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Storing Your Classic Car Long-Term: 4 Things To Know

Many classic car owners prefer or have no other choice but to put their prized model into long-term storage. Whether it’s for the season or they just want to preserve its condition, storage is an important aspect of owning a vintage vehicle. Before you store your classic car long-term, check out our things to know for car owners below!

Climate Control Is Crucial for Storage Spaces

Where you store your classic car is just as important to your car’s value as its condition when it goes into storage. The days of sticking old cars under a blanket in a barn are over—extreme hot and cold conditions can wreak havoc on an old vehicle’s mechanical components and fluids. 

It’s best to choose a storage space that’s secure and climate-controlled with heating and air conditioning. Humidity can also damage an old car if it’s stationary for months or years, so if you live in a humid climate, consider a storage space with humidity control to protect your vehicle. 

Clean and Detail the Car Before Storage

Once you fine a suitable storage space for your vehicle, it’s time to prepare it for its long-term slumber. The first step in preparing your car for hibernation is to clean and detail the inside and out thoroughly.

The last thing an owner wants is to put a car into storage full of dirt, dust, and other contaminants that can cause further problems like corrosion, permanent scratches, and unseemly odors. When it goes into long-term storage, you want your vehicle to look as clean as possible.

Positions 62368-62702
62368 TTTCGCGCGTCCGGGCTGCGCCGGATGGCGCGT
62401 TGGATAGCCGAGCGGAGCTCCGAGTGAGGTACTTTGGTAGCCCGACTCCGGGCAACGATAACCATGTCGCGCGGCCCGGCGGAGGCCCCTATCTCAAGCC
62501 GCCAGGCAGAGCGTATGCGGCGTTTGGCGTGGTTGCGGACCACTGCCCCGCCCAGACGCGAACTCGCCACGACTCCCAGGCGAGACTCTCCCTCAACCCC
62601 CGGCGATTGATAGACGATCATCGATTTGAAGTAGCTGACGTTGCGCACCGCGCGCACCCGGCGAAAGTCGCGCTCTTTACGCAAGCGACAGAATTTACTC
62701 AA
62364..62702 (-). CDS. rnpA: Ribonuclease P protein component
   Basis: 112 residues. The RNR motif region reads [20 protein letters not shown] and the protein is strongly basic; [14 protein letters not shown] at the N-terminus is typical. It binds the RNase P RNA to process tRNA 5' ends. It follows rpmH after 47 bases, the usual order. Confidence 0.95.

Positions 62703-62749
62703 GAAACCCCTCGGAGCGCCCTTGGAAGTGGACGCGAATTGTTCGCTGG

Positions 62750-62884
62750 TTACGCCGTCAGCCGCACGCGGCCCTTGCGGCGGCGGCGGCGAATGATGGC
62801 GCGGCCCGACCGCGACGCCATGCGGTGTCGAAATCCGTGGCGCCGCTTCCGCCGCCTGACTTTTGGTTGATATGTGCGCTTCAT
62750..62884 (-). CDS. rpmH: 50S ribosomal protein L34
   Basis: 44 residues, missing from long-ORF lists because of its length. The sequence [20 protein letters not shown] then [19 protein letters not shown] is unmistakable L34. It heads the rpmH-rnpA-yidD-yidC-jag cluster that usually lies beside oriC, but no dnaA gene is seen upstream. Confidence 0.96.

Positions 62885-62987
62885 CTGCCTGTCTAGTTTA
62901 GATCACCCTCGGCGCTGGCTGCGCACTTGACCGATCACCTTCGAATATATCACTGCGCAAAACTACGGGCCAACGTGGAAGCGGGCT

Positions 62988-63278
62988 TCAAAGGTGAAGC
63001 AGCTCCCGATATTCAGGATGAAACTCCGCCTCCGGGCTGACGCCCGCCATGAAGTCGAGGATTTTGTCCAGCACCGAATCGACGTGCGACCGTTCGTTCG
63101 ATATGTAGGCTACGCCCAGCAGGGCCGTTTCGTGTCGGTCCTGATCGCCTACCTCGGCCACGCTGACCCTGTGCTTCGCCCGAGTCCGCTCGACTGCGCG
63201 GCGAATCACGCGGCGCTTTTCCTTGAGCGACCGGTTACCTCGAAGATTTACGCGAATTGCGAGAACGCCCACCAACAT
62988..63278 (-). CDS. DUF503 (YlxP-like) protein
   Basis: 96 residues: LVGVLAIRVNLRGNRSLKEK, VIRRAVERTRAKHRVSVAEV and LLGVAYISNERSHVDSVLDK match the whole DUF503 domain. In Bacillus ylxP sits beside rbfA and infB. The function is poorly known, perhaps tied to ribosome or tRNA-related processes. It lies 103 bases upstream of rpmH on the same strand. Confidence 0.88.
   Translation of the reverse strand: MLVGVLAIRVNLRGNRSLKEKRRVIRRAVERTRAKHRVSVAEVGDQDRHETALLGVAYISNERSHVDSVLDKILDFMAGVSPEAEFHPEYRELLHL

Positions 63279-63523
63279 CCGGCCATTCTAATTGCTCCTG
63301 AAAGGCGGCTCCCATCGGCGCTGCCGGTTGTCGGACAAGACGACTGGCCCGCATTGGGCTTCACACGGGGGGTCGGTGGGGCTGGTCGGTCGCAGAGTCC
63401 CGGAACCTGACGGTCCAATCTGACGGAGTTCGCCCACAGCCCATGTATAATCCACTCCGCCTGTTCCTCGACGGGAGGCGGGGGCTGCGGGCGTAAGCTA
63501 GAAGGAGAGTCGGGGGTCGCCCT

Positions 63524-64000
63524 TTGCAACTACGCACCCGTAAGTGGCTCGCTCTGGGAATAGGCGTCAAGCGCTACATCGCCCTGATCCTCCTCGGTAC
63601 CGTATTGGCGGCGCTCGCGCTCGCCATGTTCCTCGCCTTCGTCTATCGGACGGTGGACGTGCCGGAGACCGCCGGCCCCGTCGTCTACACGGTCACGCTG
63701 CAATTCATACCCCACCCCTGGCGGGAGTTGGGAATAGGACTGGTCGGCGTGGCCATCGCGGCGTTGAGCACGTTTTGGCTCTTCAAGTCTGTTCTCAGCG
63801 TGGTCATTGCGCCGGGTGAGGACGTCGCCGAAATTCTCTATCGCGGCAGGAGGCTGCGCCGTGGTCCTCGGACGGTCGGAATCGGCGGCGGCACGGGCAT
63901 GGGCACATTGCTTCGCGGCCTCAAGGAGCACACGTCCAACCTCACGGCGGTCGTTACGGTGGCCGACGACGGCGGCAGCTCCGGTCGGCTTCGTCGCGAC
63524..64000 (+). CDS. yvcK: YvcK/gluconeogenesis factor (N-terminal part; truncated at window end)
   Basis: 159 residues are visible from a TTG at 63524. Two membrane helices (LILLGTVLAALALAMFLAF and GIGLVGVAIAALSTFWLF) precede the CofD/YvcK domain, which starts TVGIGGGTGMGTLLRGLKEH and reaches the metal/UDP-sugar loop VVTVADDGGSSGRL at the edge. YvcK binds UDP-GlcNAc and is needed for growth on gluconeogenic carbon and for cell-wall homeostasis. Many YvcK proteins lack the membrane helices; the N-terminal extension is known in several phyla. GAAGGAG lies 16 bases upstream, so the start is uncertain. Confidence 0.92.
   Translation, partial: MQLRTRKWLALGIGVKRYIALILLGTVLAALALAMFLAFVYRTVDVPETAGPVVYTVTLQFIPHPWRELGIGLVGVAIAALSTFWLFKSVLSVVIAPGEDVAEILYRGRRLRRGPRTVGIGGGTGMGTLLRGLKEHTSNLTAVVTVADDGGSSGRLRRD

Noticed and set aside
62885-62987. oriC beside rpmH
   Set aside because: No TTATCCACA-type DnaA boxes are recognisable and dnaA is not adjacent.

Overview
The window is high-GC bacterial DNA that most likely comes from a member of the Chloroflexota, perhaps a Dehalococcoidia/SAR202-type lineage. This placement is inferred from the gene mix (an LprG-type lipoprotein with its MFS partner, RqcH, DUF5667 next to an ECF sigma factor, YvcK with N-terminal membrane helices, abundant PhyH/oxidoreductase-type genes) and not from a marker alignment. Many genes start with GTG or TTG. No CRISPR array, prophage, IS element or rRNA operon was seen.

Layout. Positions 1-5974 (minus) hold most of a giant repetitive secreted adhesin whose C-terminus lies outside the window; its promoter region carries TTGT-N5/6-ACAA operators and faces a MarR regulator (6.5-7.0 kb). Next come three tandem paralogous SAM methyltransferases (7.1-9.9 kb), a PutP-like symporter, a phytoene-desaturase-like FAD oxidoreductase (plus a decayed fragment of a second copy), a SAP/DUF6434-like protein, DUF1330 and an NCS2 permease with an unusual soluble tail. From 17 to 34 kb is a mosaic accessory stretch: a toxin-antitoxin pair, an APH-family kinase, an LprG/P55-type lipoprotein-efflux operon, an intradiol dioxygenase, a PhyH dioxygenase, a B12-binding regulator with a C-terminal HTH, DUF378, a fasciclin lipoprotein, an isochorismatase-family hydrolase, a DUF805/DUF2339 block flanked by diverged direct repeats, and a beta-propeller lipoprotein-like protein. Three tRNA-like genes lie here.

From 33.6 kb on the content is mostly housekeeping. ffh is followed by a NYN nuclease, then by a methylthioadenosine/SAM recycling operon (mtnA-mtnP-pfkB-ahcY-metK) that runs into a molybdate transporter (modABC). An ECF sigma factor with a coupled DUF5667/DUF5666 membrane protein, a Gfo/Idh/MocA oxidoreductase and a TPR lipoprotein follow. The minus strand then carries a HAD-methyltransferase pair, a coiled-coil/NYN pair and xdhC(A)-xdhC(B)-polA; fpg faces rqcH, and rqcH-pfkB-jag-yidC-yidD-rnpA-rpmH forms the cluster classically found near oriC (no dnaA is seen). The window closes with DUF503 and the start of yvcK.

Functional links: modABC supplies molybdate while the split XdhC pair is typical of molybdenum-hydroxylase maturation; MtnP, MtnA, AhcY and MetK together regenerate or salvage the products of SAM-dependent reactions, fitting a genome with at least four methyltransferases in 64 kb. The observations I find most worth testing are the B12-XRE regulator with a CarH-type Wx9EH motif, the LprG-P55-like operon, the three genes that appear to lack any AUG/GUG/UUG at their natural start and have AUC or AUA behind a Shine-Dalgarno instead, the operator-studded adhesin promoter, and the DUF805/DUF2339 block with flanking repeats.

Fill the Tank and Change the Oil

Drivers should also check their vehicle’s fluids to ensure they’re in suitable condition, change the oil, and fill the gas tank. These simple services will ensure your vehicle doesn’t sit with dirty, old oil and doesn’t have excess moisture in the gas tank to cause rusting. 

Drivers should also add a fuel stabilizer before storing it, as it prevents the gasoline from hardening and causing mechanical problems. Drive the car for a few miles with the fuel stabilizer before storage to allow it to move through the system.

Remove Tires for Long-Term Storage 

Another thing to know about storing your classic car long-term is tire care. Obviously, when a car is stationary for months, the tires can lose their pressure, degrade, and develop flat spots. 

Owners can avoid flat spots by occasionally driving the car, but if that’s not an option, consider putting the car on jacks and removing the tires. This ensures the tires are still in quality condition when it’s time for the car to wake from hibernation, assuming you properly store the tires to maintain their quality

We hope our guide helps you prepare your classic car for its long sleep. Remember our tips, and we’re sure your vintage vehicle will emerge from its slumber in the same quality condition you left it in!

Edel Alon
Edel Alonhttp://edelalon.com
Edel-Ryan Alon is a starving musician, failed artist, connoisseur of fine foods, aspiring entrepreneur, husband, father of two, geek by day, cook by night, and an all around great guy.


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